Laying down the groundwork: Kapuskasing puts emphasis on street repairs on a yearly basis.
For more than five years, the Town of Kapuskasing has spent millions in road repairs.
This year, the municipality will complete its 600-metre sidewalk proJT ect on St. Lawrence Street, and begin to resurface three others through its street paving program.
"We do a few streets every year," said Yves Labelle, manager of public works. "It's an ongoing project and we try to keep up to it every year."
Some streets lacking attention had begun to deteriorate, crumble and crack because of heavy use and cold winters.
"It doesn't take long for it to happen, and it's a struggle," said Labelle. "For many years, the town didn't have the money."
With the help of money from the government fuel tax, Kapuskasing was able to start a program specifically geared to keep a close watch on its streets. Since then, portions of streets have been repaired every year, averaging about a kilometre a year, said Labelle.
Kapuskasing has also changed its road design to incorporate a more standardized look, similar to larger urban centres. When streets go under construction, the widths are being narrowed down from 13 metres to 10 metres.
"In the older sections of town, you have sidewalks on both sides," said Labelle. "We're trying to eliminate one of the sidewalks."
In its place, they've added bicycle lanes. The new design now allows for pedestrians to walk safely on one side and cyclists on the other.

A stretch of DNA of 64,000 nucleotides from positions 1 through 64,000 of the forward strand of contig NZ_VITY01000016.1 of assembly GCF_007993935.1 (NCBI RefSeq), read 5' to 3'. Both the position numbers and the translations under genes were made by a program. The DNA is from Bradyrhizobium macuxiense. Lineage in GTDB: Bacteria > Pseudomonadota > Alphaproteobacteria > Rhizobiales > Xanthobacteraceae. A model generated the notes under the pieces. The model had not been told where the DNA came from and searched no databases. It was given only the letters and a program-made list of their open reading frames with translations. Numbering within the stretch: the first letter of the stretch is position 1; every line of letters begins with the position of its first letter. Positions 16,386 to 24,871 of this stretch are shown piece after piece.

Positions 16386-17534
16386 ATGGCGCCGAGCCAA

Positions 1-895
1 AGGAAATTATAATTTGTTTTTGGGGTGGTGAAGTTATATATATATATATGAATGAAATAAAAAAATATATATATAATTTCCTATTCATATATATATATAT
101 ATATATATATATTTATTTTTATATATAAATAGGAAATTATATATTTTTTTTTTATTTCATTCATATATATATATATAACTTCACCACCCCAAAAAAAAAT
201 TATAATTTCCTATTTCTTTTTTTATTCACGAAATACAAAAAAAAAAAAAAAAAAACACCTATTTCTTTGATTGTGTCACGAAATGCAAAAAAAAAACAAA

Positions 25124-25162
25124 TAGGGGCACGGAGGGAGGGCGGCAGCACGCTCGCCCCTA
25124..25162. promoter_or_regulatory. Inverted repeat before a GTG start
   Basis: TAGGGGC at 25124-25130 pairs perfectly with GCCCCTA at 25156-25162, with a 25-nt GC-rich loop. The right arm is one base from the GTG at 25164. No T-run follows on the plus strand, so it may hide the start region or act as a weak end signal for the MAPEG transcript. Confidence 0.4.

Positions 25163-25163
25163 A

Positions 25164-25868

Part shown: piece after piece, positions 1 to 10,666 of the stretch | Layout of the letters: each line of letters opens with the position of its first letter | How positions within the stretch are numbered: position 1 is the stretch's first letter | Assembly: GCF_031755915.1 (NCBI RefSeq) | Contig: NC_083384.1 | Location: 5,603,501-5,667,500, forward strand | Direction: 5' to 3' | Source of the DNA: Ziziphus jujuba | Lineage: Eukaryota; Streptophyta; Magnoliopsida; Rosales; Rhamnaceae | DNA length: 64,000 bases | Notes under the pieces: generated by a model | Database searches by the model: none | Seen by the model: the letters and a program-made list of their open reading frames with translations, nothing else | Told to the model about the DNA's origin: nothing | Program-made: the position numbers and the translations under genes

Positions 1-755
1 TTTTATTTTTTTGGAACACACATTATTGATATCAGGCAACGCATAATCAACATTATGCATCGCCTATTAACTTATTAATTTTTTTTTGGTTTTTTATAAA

"We're putting parking on one side only too," he added. "So there's two traffic lanes and one parking lane."
The sidewalk completion on St. Lawrence served as a separate project from the street paving program.
The first phase of the project began last year, with work on the water and sewer and the first layer of asphalt. The second will complete the project, add the second layer, construct the sidewalk, and add landscaping.
"It was a question of infrastructures-said Labelle. "We had an old lift station we wanted to get rid of. By doing this street, we're able to do just that."
In the last five years, the town has seen more than $50 million spent on local infrastructure, including a new water tower, water treatment plant, and upgrades to the existing waste water treatment plant The town is also in the engineering stages for a new lift station near the intersection of Golf Street and Highway 11 to replace two older existing stations, slated for removal.
"It's under design right now," said Labelle. "We're planning construction for next year, or the following year, depending on the funds."
With a combined project price tag of $4 million, at the same time, parts of Golf Street will be rebuilt with new sewers and water mains.
By PATRICK DEMERS Northern Ontario Business